Automakers, concerned about giving data to Apple and Google, agree to buy Nokia's mapping business
Although many carmakers have said they would support CarPlay and Android Auto in future models, they are also worried about giving away valuable data to tech players now entering the auto market. Automakers could avoid that by developing their own connected car platform out of Nokia's Here.
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Ford, GM, and Audi recently announced that they won't share data from their vehicles' systems (such as steering and throttle systems) with Apple and Google. The carmakers probably want to monetize that data for themselves. They could sell it to insurance companies to help determine driver risk and premiums, or use it to diagnose mechanical problems earlier and encourage drivers to visit dealerships for preventive care. GM said earlier this year that it could make up to $350 million in revenue over the next three years on data from its connected cars.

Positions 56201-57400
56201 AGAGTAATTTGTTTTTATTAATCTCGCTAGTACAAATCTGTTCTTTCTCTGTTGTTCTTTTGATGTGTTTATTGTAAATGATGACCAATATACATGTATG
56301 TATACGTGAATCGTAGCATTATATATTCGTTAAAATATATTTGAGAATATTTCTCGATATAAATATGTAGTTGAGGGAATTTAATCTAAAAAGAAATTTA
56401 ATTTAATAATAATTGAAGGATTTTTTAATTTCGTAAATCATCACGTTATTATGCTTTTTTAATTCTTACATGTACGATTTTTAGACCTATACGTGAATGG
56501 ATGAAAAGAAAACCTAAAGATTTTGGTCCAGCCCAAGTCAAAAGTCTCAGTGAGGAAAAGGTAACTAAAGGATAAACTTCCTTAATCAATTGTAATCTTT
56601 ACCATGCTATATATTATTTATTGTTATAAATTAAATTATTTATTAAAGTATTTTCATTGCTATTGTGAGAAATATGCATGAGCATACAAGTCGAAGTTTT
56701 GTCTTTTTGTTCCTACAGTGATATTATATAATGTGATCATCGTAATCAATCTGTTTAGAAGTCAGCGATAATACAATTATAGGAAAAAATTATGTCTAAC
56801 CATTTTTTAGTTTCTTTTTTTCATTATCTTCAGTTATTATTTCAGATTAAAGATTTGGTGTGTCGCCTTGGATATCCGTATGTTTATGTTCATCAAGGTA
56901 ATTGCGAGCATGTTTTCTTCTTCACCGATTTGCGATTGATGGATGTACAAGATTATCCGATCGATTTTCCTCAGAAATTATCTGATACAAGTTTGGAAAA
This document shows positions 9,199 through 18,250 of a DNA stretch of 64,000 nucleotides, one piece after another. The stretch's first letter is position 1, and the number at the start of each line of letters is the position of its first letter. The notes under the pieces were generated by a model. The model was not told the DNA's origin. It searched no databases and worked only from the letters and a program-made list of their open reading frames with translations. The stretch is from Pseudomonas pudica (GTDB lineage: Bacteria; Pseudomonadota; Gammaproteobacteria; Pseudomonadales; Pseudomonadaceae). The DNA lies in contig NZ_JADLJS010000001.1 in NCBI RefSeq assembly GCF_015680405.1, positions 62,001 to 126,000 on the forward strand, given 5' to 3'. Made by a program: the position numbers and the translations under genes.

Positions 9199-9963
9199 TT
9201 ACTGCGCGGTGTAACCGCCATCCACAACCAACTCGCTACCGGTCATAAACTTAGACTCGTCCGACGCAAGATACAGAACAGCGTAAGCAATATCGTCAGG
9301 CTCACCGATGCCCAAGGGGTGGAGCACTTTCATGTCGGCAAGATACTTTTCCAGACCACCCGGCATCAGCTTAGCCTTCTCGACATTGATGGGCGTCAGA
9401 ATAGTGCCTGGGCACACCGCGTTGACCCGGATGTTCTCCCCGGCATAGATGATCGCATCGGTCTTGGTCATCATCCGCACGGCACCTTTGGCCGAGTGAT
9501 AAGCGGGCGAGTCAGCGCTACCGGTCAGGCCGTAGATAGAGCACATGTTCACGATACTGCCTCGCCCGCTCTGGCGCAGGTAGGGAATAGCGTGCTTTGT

However, if automakers are going to support CarPlay and Android Auto, they'll have to share some data with Apple and Google, such as GPS data for mapping apps. If they can develop and market their own platform though, automakers won't have to share any data with the tech giants.
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